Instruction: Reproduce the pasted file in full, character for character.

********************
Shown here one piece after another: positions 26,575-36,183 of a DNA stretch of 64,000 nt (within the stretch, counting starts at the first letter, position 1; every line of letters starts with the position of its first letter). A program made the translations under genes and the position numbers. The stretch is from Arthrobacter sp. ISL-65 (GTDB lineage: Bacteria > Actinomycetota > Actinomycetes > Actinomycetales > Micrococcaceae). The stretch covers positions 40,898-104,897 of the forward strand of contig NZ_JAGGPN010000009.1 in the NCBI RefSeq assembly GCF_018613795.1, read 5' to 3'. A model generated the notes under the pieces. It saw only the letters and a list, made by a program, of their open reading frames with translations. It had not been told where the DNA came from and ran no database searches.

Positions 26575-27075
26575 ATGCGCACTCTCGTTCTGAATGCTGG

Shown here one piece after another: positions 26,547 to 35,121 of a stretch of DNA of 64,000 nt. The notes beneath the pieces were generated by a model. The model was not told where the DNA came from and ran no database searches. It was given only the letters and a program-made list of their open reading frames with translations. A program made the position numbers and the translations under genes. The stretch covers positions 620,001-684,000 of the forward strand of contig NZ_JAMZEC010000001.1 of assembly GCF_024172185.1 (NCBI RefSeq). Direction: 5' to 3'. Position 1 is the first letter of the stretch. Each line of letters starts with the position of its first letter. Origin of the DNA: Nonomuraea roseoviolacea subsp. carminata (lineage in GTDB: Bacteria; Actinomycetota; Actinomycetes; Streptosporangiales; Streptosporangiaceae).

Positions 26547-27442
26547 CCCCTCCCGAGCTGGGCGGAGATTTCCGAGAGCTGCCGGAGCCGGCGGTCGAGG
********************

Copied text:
Shown here one piece after another: positions 26,575-36,183 of a DNA stretch of 64,000 nt (within the stretch, counting starts at the first letter, position 1; every line of letters starts with the position of its first letter). A program made the translations under genes and the position numbers. The stretch is from Arthrobacter sp. ISL-65 (GTDB lineage: Bacteria > Actinomycetota > Actinomycetes > Actinomycetales > Micrococcaceae). The stretch covers positions 40,898-104,897 of the forward strand of contig NZ_JAGGPN010000009.1 in the NCBI RefSeq assembly GCF_018613795.1, read 5' to 3'. A model generated the notes under the pieces. It saw only the letters and a list, made by a program, of their open reading frames with translations. It had not been told where the DNA came from and ran no database searches.

Positions 26575-27075
26575 ATGCGCACTCTCGTTCTGAATGCTGG

Shown here one piece after another: positions 26,547 to 35,121 of a stretch of DNA of 64,000 nt. The notes beneath the pieces were generated by a model. The model was not told where the DNA came from and ran no database searches. It was given only the letters and a program-made list of their open reading frames with translations. A program made the position numbers and the translations under genes. The stretch covers positions 620,001-684,000 of the forward strand of contig NZ_JAMZEC010000001.1 of assembly GCF_024172185.1 (NCBI RefSeq). Direction: 5' to 3'. Position 1 is the first letter of the stretch. Each line of letters starts with the position of its first letter. Origin of the DNA: Nonomuraea roseoviolacea subsp. carminata (lineage in GTDB: Bacteria; Actinomycetota; Actinomycetes; Streptosporangiales; Streptosporangiaceae).

Positions 26547-27442
26547 CCCCTCCCGAGCTGGGCGGAGATTTCCGAGAGCTGCCGGAGCCGGCGGTCGAGG